chhanw ghani hi nahiN, dhoop kadi bhi, hoti hain rahoN mein
gam ho ke khushiyaN ho sabhi ko humein lena hain bahoN mein
yuN dukhi ho ke jinewale, kya ye tuze pata nahiN
maine tuze manga, tuze paya hai

jhid hain tumhein to lo lab pe na shikawa kabhi bhi layenge
has ke sahengeN jo dard ya gam bhi jahaN se payengein
tuzako jo bura lage, ayesa kabhi kiya nahiN
maine tuze manga, tuze paya hai

Meri Najhar Hai Tujhpe Teri Najhar Hai Mujhpe Isi Liye Rehate HaiN Dono Khoye Huye…. Tere Bina Jiyra Mane Na Lagi Agan Hai Ye Kaisi Haye Jane Na Manwa, Ho Sajna, Ho Tere Bina Jiyra Mane Na – The Burning Train (1980) – Asha Bhosle

tere liye kaliyaN maiN chunti rahuN
aashaaoN ki malayein bunti rahuN
jage mein bhi sapno mein khoi rahuN
sote mein bhi aahat si sunti rahuN
o sajna balma mujhko kya ho gaya
ho januN na januN na, tere bina jiyra mane na
lagi agan hai ye kaisi haye janae na balam ho sajana
meri najhar hai tujhpe teri najar hai mujhpe

….. …… …… …… …… ….

bichhad ke unse na jab dil kisi tarah bahla
sharabkhane ka rukh
sharabkhane ka rukh ekhtiyar hamne kiya
na aanewaloN ka kyuN
na aanewaloN ka kyuN intajhar kyuN hamne kiya
na aanewaloN ka kyuN intajhar kyuN hamne kiya
kisi ke vade pe kyuN, aitbar humne kiya

If R D Burman has maintained his unique style, Sahir Ludhianvi, too, has, retained the basic character of his poetry, in this era of film songs in the era of more predominance of action over the content, resulting in a unique combination of two different styles blending into a creative association.

In our next episode, we will again change the track from ‘70s to the earlier decades, with Sahir Ludhianvi’s five-film association with O P Nayyar.

The Eponymous Principles of Management – The ‘Super Mario’ Effect

One common characteristic of incompetent people, whether infested by Dunning-Kruger Effect, or even competent people, under the influence of the Impostor Syndrome, or not, usually, is that failing several times makes one realize when it can happen again. That fear of failure causes us to never try in the first place.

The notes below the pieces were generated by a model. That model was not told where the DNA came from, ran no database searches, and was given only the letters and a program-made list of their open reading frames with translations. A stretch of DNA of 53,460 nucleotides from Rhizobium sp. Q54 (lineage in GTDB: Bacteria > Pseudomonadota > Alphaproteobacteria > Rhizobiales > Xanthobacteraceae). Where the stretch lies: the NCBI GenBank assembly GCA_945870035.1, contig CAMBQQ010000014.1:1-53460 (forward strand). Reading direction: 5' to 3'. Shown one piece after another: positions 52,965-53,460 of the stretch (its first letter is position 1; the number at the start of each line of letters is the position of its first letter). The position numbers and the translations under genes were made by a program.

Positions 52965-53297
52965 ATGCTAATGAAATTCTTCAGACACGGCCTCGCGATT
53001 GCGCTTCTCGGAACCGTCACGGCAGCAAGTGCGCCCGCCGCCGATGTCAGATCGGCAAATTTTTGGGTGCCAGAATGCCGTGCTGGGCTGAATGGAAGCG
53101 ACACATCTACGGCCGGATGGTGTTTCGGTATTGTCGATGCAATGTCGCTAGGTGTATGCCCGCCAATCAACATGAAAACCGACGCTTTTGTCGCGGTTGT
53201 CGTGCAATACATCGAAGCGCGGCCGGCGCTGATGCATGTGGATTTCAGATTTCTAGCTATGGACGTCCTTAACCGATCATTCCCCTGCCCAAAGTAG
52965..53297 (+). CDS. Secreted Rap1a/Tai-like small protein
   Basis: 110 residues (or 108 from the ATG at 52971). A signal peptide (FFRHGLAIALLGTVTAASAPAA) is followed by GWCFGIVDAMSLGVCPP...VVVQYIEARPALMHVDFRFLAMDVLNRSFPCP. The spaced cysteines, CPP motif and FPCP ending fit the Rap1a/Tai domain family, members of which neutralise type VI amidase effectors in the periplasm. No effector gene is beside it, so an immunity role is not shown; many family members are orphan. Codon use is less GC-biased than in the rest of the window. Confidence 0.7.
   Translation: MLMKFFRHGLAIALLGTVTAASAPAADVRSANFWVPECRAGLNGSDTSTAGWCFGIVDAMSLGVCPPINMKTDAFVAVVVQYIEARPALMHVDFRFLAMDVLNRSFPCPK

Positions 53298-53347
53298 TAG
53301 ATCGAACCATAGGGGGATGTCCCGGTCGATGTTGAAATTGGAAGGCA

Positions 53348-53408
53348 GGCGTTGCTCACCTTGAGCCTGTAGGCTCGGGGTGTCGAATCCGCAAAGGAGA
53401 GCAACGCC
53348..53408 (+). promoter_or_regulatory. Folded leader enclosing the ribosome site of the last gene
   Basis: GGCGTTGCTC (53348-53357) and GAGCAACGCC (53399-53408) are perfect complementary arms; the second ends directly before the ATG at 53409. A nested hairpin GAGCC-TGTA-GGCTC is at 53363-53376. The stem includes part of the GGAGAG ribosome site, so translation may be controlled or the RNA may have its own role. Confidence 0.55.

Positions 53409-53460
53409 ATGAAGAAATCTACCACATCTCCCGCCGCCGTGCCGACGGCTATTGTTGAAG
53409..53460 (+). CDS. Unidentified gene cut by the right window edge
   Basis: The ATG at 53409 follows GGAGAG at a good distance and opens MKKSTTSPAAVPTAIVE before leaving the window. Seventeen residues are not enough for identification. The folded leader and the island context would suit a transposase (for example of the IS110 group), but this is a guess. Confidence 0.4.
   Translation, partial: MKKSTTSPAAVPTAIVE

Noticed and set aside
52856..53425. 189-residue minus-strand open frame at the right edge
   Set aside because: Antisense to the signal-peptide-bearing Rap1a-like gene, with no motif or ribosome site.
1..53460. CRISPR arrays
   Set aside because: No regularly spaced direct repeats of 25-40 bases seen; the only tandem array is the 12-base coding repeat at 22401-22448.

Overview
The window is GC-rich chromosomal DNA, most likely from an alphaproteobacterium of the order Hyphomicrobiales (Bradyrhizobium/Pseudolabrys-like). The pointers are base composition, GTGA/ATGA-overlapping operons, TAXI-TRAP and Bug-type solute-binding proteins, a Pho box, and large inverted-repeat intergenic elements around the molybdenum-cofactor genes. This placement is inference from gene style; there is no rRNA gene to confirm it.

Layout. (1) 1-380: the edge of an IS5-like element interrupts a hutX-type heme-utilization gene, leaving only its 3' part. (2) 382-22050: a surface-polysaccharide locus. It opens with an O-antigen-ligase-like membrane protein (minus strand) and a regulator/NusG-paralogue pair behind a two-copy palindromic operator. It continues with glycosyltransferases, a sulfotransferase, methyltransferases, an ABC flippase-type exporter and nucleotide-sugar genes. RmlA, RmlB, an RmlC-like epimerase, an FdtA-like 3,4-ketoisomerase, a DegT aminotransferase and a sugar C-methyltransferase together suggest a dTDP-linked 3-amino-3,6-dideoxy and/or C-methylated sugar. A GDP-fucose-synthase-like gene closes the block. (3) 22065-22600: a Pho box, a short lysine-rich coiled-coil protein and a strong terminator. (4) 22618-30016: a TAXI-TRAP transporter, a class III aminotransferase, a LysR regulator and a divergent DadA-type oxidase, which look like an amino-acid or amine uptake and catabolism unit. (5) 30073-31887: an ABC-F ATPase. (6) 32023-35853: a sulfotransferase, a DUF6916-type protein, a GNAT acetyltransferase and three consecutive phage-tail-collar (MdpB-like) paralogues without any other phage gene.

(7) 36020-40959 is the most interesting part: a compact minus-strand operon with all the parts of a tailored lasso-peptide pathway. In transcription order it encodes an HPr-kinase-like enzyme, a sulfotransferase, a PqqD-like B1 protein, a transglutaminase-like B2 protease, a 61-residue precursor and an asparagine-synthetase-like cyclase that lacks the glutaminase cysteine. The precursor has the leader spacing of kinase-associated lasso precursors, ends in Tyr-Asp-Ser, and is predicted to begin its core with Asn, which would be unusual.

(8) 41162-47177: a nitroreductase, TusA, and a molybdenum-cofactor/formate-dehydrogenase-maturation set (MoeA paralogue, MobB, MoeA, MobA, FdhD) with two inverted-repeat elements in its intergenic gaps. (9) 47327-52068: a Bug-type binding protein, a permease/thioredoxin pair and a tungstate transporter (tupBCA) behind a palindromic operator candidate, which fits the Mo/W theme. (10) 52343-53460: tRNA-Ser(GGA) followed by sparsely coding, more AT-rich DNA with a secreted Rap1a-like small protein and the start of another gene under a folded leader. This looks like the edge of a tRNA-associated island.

However, it is conclusively proven that the root cause is actually not the fear, but how we perceive the failure, i.e., generally we would not like to be seen having failed in the eyes of the others. This was borne out in an experiment conducted by Mark Rober, a former NASA engineer and Apple engineer, with more than 1.5 million followers on YT[1]. The experiment runs something like this:

In a simple computer game, one had to get the car across the maze by typical arranging the computer programming code like blocks.

The game had two versions – in one if you fail you do not lose any points and can try again, whereas in the second one, for every failure you lose five points, but you can try again, here, too. 50,000 people played the game. When the results of the two versions were analysed, it revealed a very significant trait of a human being.

From the total participants who chose not lose points, 68% succeeded in solving the puzzle. This group had made 12 attempts, on an average, before they quit. In comparison to this, from those participants who opted for a loss of five pints per failure, on 52% finally solved the puzzle. The average number of attempts that this group made before quitting was 5.

This went on confirm the famous Japanese saying, “Nana Korobi, Ya Oki’[2] – Fall down seven times, stand up eight. In other words, those try more, are likely to succeed more.

It was this experiment that helped Mark Rober to come up with what he calls as The ‘Super Mario’ Effect.[3]

However, before we appraise ourselves with The ‘Super Mario’ Effect, it may be in order to know briefly what this game Super Mario is all about.

This a console video game wherein Mario and Luigi, the two Italian plumbers, try to search Princess Toadstool from the evil King Bowser in the land of Mushroom Kingdom.  The game is based on a series of side-scrolling levels, each filled with enemy evil turtles. The levels take place in different settings, some in dungeons and some above ground, with fights against Bowser impersonators at the end of castle levels. Once the imposter is defeated, a Mushroom Kingdom resident informs Mario or Luigi that the princess is in another castle. The game is completed with the defeat of the true Bowser and the rescue of Princess Toadstool.[4]